When I compare this with the groupwork in classrooms (which is sometimes a good thing), but often descends into lurking, distractions and disinterest, I prefer the real world collaboration.

Interestingly, I have twins, one doing A-levels, the other the International Baccalaureate. The latter is much stronger on collaboration and critical skills.

darkone said...

Of course, I agree with all this.

But I do want to flag one negative issue: conformity, the insistance that nobody thinks differently.

Conformity has raised its head in the ugly aspect of cyberbullying. In education, the 'nerds' (the gifted) have always been targets and rarely helped with handling it.

This, alongside the unpleasant Internet practices of flaming and trolling, creates a clear need for assertiveness, debating and negotiation skills.

Donald Clark said...

James (darkone) A belated thanks for the title - inspired by your tweet.

Interesting point about conformity. My own view is that peer pressure is encouraged by single age band schooling. This exacerbates the problems. It's also why I think more out of school. mixed age experience is necessary for young people.

The flaming etc is a real issue. I need to think about this more....

darkone said...

This just in!

Donald, I don't know if you've encountered Harold Rheingold's Social Media class's mindmaps on the subject.

They are totally engrossing and do add meat to the bones: http://socialmediaclassroom.com/host/vircom/mindmaps

Dr. Preston said...

The source \darkone refers to is Howard Rheingold (@hrheingold). Rather than bemoan the flaws of an institution that has resisted change for hundreds of years, I started teaching high school courses in California and discovered that young people are not nearly as disenfranchised-- or knowledgable about social media-- as older generations assume (and blithely report in mainstream media). Contrary to popular belief, the overwhelming majority of today's students are eager learners who see an uncertain future and want to master the cognitive and technological tools that will enable them to understand themselves and successfully participate in an uncertain global culture. In my experience they are eager to establish their digital reputations and expand their networks. See for example: http://drprestonsrhsenglitcomp.blogspot.com/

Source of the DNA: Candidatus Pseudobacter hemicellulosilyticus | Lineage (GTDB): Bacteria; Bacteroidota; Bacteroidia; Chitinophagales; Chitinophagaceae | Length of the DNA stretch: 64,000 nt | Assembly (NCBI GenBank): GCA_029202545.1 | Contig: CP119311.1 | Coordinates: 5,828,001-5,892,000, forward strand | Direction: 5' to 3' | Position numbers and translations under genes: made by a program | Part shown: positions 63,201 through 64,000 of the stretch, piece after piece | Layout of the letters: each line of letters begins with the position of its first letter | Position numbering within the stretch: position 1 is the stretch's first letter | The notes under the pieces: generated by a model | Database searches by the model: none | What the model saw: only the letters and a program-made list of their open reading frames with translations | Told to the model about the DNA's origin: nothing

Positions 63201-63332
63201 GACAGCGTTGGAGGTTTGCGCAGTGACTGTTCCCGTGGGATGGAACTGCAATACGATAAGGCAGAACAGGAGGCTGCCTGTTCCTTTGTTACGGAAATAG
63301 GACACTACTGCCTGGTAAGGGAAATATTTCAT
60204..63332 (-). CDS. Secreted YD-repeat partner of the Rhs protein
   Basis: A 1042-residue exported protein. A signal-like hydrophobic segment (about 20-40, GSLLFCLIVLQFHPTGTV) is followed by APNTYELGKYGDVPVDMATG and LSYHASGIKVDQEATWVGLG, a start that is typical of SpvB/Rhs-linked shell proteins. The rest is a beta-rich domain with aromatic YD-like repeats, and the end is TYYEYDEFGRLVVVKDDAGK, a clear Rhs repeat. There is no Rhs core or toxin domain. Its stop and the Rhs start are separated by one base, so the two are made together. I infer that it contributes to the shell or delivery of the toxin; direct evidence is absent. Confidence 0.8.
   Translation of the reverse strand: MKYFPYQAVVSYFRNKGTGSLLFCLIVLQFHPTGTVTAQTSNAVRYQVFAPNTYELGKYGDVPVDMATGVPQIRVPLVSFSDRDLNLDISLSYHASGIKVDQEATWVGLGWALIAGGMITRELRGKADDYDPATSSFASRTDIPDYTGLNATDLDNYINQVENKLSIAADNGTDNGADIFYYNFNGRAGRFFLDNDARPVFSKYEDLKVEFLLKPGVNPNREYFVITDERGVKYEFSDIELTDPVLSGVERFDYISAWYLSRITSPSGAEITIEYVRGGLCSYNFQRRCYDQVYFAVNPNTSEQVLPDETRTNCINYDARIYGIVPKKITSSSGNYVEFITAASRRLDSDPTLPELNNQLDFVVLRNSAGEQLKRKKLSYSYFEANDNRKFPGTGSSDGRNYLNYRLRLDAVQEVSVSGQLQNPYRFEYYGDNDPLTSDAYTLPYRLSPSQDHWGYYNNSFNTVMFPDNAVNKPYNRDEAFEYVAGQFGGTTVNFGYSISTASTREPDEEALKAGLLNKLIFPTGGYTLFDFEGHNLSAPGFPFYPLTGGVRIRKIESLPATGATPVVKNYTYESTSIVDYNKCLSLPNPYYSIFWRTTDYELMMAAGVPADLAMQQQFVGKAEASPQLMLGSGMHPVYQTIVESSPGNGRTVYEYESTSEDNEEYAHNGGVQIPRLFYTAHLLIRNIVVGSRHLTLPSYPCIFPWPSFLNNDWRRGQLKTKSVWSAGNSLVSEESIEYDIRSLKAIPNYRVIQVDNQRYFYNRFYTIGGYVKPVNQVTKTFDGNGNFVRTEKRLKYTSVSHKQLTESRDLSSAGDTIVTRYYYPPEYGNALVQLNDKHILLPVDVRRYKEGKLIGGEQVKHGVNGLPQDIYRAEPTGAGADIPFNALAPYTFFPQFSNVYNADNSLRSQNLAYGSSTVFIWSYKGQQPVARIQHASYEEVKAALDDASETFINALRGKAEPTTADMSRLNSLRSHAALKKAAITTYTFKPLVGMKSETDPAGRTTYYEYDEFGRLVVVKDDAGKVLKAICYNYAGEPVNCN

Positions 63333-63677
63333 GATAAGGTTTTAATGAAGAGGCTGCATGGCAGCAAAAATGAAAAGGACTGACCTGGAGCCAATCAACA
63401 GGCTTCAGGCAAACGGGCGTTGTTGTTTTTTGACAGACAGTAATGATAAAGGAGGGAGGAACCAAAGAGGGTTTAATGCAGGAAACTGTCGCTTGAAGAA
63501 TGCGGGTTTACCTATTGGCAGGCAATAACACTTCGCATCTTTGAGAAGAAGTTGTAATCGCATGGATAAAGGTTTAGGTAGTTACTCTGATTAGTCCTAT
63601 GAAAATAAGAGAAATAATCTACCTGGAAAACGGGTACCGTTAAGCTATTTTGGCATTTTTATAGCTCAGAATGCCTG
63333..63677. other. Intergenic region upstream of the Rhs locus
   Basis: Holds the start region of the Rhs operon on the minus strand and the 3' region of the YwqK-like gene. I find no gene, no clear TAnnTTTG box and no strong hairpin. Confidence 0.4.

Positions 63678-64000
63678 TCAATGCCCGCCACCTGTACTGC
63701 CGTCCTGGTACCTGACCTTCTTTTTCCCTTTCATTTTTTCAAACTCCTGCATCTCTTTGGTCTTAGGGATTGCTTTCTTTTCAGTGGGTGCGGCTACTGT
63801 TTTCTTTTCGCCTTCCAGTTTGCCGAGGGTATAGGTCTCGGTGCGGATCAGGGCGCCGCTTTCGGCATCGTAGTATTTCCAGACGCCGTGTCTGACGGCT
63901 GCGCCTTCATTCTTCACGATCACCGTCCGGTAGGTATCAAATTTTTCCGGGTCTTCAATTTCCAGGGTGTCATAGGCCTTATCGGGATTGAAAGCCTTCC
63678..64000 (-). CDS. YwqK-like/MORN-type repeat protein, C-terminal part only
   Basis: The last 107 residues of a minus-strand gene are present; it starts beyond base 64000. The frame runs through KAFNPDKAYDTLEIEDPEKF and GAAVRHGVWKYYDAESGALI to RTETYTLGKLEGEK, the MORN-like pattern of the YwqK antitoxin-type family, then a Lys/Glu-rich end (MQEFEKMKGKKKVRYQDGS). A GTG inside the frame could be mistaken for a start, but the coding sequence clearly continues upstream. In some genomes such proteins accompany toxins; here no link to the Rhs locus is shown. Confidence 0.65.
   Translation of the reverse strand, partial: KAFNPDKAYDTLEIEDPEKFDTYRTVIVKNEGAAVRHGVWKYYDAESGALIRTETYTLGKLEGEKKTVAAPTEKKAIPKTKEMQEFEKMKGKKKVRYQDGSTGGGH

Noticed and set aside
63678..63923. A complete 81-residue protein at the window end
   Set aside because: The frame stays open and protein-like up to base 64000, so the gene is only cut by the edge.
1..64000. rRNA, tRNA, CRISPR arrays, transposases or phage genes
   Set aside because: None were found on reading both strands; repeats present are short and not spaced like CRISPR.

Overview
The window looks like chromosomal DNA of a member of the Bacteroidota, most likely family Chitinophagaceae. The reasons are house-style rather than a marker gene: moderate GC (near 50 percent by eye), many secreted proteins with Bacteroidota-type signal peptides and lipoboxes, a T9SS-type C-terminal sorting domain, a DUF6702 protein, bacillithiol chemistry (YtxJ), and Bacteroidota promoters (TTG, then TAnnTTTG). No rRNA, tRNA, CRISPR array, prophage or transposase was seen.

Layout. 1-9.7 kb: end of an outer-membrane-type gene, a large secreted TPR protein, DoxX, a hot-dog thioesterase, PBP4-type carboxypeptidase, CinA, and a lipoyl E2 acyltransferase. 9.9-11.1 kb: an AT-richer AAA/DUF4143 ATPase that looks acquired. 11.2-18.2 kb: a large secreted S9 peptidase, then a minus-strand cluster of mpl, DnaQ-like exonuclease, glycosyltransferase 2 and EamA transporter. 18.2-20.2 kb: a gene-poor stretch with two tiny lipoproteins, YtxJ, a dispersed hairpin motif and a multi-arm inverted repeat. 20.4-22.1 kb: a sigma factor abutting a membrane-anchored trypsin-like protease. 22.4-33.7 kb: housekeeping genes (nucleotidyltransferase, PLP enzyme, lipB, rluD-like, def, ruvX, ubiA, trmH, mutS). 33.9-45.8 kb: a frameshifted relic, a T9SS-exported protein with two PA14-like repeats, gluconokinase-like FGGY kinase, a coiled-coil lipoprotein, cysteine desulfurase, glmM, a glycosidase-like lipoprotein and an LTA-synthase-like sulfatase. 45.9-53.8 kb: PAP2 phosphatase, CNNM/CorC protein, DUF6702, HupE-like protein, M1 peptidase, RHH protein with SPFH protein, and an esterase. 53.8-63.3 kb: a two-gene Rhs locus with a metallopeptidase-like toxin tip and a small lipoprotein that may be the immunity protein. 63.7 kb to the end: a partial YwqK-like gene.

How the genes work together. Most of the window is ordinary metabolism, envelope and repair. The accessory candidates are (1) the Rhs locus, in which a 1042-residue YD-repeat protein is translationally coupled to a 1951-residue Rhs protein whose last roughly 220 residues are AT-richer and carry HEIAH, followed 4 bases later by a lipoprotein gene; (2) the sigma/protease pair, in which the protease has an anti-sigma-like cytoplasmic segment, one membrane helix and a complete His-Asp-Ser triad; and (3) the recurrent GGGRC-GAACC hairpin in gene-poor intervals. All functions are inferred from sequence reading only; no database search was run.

Donald Clark said...

I agree but where's the evidence that schools and teachers have the skills themselves? In my experience, there's a deep suspicion of technology in education that prevents teachers and lecturers (note the name) from even using social media, let alone teach it's use. This focus on so-called 21st C skills is a red herring. Young people need precise, practical skills (using media among them) not the over-academic curriculum they're fed. The 21st C skills agenda is yet another example of this woolly thinking.

Steve Smith said...

Just a word on sharing and collaboration. My experience in secondary education is that there is a great deal of sharing, far more than in the past. It happens through Twitter, forums, TES Connect, web sites and blogs. My colleagues and I are even concerned about "resources panic" because we are so bombarded with sources to work with.

The hierarchical structure of English school departments also encourages team work. The same cannot be said of French secondary schools, for example, where there is no department leader.

In passing, it is noteworthy that the best collaborative projects are not government led. On the contrary, it is individuals and small groups who produce the best stuff which corresponds to actual needs.

Donald Clark said...

Steve Now this is interesting. Totally agree that there's tons more collaboration among teachers interested in these innovations. This is a good thing.

But it's your last comment, about the best projects not being Gov-led that strikes me as true. I've often blogged about this e.g. Millie the social networking teacher. If we could point support towards bottom-up activity, we might get somewhere.

Guy Claxton said...